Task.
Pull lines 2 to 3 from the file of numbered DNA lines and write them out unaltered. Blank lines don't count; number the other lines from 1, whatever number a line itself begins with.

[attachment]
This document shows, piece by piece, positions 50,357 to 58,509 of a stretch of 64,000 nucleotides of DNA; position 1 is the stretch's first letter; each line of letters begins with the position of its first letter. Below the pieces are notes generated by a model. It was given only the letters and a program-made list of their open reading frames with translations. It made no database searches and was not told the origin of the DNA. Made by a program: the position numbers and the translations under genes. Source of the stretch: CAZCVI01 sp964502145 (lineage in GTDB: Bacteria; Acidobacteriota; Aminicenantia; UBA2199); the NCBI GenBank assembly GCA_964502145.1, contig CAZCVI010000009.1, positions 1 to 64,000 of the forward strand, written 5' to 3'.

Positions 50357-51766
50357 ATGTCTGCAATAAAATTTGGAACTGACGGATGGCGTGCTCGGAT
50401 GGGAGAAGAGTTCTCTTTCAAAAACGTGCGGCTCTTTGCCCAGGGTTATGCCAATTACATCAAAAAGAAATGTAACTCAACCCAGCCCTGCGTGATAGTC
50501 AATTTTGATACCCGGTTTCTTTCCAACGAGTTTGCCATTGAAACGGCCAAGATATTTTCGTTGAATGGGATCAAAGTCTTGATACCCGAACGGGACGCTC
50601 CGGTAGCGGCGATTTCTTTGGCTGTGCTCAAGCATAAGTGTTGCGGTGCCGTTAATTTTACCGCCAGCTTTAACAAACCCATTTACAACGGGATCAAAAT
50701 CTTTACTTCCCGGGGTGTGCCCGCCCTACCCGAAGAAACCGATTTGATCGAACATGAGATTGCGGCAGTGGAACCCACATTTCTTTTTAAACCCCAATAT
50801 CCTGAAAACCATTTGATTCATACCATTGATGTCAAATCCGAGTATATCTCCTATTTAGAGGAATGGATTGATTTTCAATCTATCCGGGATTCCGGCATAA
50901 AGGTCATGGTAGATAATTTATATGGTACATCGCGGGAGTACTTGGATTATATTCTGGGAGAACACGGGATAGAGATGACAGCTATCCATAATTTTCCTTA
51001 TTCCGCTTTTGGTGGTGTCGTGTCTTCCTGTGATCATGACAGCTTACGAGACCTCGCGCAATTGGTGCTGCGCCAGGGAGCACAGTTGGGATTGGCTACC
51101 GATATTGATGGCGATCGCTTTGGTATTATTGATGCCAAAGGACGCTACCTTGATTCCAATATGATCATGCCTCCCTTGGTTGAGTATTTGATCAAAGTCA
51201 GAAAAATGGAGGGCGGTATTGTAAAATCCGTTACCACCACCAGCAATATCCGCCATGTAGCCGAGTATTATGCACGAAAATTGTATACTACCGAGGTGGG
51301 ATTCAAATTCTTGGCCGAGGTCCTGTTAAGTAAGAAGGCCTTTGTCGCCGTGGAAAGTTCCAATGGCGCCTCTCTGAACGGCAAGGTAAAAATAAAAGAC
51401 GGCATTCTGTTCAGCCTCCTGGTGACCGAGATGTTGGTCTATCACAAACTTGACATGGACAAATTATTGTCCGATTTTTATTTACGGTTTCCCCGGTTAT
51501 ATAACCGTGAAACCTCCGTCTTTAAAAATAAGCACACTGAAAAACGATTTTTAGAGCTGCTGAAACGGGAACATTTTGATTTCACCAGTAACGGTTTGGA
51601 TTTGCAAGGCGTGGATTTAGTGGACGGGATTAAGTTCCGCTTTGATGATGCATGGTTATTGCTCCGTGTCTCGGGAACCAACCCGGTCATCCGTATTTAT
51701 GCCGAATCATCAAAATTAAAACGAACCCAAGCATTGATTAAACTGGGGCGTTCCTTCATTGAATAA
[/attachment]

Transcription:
Positions 50357-51766
50357 ATGTCTGCAATAAAATTTGGAACTGACGGATGGCGTGCTCGGAT